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The Towering Inferno (1974)

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At the opening party of a colossal, but poorly constructed, office building, a massive fire breaks out that threatens to destroy the tower and everyone in it.

Director:

John Guillermin

Writers:

Richard Martin Stern (novel), Thomas N. Scortia (novel) | 2 more credits »
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4,278 ( 1,149)
Won 3 Oscars. Another 9 wins & 13 nominations. See more awards »

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Cast

Cast overview, first billed only:
Steve McQueen ... Chief O'Hallorhan
Paul Newman ... Doug Roberts
William Holden ... Jim Duncan
Faye Dunaway ... Susan
Fred Astaire ... Harlee Claiborne
Susan Blakely ... Patty
Richard Chamberlain ... Simmons
Jennifer Jones ... Lisolette
O.J. Simpson ... Jernigan
Robert Vaughn ... Senator Parker
Robert Wagner ... Dan Bigelow
Susan Flannery ... Lorrie
Sheila Allen ... Paula Ramsay (as Sheila Mathews)
Norman Burton ... Giddings (as Normann Burton)
Jack Collins ... Mayor Ramsay
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Storyline

Doug Roberts, Architect, returns from a long vacation to find work nearly completed on his skyscraper. He goes to the party that night concerned he's found that his wiring specifications have not been followed and that the building continues to develop short circuits. When the fire begins, Michael O'Halleran is the chief on duty as a series of daring rescues punctuate the terror of a building too tall to have a fire successfully fought from the ground. Written by John Vogel <jlvogel@comcast.net>

Plot Summary | Plot Synopsis

Taglines:

One Tiny Spark Becomes A Night Of Blazing Suspense. See more »

Genres:

Action | Drama | Thriller

Certificate:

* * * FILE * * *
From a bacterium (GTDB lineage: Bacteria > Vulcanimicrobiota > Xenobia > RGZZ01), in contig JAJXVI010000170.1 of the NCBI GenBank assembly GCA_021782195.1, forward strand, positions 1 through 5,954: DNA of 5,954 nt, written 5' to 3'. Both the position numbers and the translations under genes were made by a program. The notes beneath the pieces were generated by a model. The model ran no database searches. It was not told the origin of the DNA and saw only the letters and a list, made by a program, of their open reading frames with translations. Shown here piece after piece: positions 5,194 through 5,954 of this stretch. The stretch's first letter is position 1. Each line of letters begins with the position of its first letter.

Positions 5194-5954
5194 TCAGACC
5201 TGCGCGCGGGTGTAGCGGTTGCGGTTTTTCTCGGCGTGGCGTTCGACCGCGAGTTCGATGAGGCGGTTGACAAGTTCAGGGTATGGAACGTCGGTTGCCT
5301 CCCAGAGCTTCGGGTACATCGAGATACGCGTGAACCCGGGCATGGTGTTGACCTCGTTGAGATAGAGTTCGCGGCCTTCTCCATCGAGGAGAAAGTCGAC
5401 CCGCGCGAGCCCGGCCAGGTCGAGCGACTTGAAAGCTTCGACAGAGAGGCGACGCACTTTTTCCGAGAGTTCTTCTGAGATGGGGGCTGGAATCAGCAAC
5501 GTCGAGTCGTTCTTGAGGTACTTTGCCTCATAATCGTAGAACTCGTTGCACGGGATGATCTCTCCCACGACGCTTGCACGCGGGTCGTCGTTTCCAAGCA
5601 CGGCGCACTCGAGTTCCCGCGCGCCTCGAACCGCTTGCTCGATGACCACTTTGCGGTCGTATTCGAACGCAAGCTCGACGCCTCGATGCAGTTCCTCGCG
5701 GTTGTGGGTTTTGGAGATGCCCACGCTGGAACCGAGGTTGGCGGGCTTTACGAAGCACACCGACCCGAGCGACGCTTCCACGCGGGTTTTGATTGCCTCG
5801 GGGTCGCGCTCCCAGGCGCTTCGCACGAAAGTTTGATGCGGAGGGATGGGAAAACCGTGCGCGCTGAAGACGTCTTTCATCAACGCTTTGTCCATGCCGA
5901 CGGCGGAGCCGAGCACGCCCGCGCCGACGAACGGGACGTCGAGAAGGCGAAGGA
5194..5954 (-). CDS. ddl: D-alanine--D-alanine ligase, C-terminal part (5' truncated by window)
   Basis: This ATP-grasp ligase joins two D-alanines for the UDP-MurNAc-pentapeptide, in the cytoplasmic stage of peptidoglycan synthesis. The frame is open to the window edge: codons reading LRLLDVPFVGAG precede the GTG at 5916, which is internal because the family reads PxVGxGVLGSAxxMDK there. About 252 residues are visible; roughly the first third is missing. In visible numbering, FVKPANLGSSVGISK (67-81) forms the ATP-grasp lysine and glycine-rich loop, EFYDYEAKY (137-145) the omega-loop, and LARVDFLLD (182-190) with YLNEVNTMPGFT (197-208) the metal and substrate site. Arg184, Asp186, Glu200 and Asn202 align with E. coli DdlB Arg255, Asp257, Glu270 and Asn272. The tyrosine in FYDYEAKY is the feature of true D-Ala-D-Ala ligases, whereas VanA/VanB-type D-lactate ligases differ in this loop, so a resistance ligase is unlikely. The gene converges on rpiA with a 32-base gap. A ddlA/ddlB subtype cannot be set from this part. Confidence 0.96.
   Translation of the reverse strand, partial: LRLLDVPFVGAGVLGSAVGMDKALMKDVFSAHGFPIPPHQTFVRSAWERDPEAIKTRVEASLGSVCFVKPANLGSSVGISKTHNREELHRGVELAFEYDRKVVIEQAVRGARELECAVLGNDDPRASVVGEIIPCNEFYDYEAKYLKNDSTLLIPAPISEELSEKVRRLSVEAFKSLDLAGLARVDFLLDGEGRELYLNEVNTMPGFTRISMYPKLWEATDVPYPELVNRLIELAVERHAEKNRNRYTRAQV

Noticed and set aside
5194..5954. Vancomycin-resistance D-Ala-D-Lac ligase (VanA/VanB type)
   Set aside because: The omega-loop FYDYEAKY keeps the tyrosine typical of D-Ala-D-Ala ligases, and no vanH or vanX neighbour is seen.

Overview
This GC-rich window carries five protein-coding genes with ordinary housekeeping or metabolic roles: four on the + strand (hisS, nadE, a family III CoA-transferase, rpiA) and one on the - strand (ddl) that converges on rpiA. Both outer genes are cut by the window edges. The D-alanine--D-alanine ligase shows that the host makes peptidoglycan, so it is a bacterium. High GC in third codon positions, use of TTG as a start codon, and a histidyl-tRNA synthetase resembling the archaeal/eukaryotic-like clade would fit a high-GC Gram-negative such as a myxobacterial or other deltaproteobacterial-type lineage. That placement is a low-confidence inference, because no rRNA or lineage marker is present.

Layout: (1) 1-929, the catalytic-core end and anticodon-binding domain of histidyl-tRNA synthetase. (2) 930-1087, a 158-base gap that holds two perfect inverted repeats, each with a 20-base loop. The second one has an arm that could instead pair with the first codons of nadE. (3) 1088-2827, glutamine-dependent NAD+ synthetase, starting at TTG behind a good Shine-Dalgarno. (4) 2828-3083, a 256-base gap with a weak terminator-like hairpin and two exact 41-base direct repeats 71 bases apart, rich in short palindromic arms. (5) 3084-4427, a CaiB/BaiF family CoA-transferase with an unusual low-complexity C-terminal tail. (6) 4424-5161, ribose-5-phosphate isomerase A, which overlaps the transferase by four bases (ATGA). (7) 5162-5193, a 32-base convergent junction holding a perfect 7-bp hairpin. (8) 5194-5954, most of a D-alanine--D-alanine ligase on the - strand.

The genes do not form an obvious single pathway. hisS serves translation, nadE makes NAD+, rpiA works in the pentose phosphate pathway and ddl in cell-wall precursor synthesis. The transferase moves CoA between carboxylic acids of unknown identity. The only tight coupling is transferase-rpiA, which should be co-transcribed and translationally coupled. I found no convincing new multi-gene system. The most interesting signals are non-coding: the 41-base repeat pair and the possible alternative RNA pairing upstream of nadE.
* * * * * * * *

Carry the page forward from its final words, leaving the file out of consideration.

PG | See all certifications »

Parents Guide:

View content advisory »
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Details

Country:

USA

Language:

English

Release Date:

1 January 1975 (Singapore) See more »

Also Known As:

Flammendes Inferno See more »

Filming Locations:

Los Angeles, California, USA See more »

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Box Office

Budget:

$14,000,000 (estimated)

Gross USA:

$116,000,000

Cumulative Worldwide Gross:

$139,700,000
See more on IMDbPro »

Company Credits

Show more on IMDbPro »

Technical Specs

Runtime:

Sound Mix:

Mono (Westrex Recording System)| 4-Track Stereo (Japan theatrical release)

Color:

Color

Aspect Ratio:

2.35:1 (35mm) 2.2:1(70mm)
See full technical specs »
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Did You Know?

Trivia

Only feature film to co-star father and son Paul Newman and Scott Newman. See more »

Goofs

Dan and Lorrie and having an illicit affair. They are both eager to keep this from being discovered as evidenced by some of their dialog during their tryst. When the couple discover the fire and Dan makes his fake phone call, Lorrie has no reason to doubt him. Yet though her clothes are draped on a chair in the same room, she makes no attempt to get dressed. Instead, she remains wearing only Dan's dress shirt and a pair of control top pantyhose. She apparently means to greet the supposed rescuing fireman dressed this way-- and be escorted down to the lobby barefoot in pantyhose with her boss at her side. Given the situation and circumstances, Lorrie's first action after Dan reassured her that "help was on the way" should have been to put her clothes back on. See more »

Quotes

Dan Bigelow: What happened, somebody hang the wallpaper upside down?
See more »

Crazy Credits

The 20th Century Fox and Warner Bros. Pictures logos don't appear in the beginning. See more »